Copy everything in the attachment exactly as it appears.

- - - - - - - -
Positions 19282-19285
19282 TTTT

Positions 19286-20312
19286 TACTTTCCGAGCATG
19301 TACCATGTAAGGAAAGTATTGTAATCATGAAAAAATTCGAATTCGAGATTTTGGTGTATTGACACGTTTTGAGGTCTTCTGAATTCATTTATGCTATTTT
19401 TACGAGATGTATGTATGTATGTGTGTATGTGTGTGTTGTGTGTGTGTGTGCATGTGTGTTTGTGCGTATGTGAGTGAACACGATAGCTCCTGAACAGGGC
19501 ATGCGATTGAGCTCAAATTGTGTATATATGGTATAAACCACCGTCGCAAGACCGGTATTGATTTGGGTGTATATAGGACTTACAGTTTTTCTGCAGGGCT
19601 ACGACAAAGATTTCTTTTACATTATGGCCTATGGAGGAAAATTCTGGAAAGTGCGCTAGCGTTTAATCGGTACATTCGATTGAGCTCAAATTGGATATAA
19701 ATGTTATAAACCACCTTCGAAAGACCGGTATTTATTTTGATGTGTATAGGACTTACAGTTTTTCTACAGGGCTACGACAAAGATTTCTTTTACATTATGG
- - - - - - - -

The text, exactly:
Positions 19282-19285
19282 TTTT

Positions 19286-20312
19286 TACTTTCCGAGCATG
19301 TACCATGTAAGGAAAGTATTGTAATCATGAAAAAATTCGAATTCGAGATTTTGGTGTATTGACACGTTTTGAGGTCTTCTGAATTCATTTATGCTATTTT
19401 TACGAGATGTATGTATGTATGTGTGTATGTGTGTGTTGTGTGTGTGTGTGCATGTGTGTTTGTGCGTATGTGAGTGAACACGATAGCTCCTGAACAGGGC
19501 ATGCGATTGAGCTCAAATTGTGTATATATGGTATAAACCACCGTCGCAAGACCGGTATTGATTTGGGTGTATATAGGACTTACAGTTTTTCTGCAGGGCT
19601 ACGACAAAGATTTCTTTTACATTATGGCCTATGGAGGAAAATTCTGGAAAGTGCGCTAGCGTTTAATCGGTACATTCGATTGAGCTCAAATTGGATATAA
19701 ATGTTATAAACCACCTTCGAAAGACCGGTATTTATTTTGATGTGTATAGGACTTACAGTTTTTCTACAGGGCTACGACAAAGATTTCTTTTACATTATGG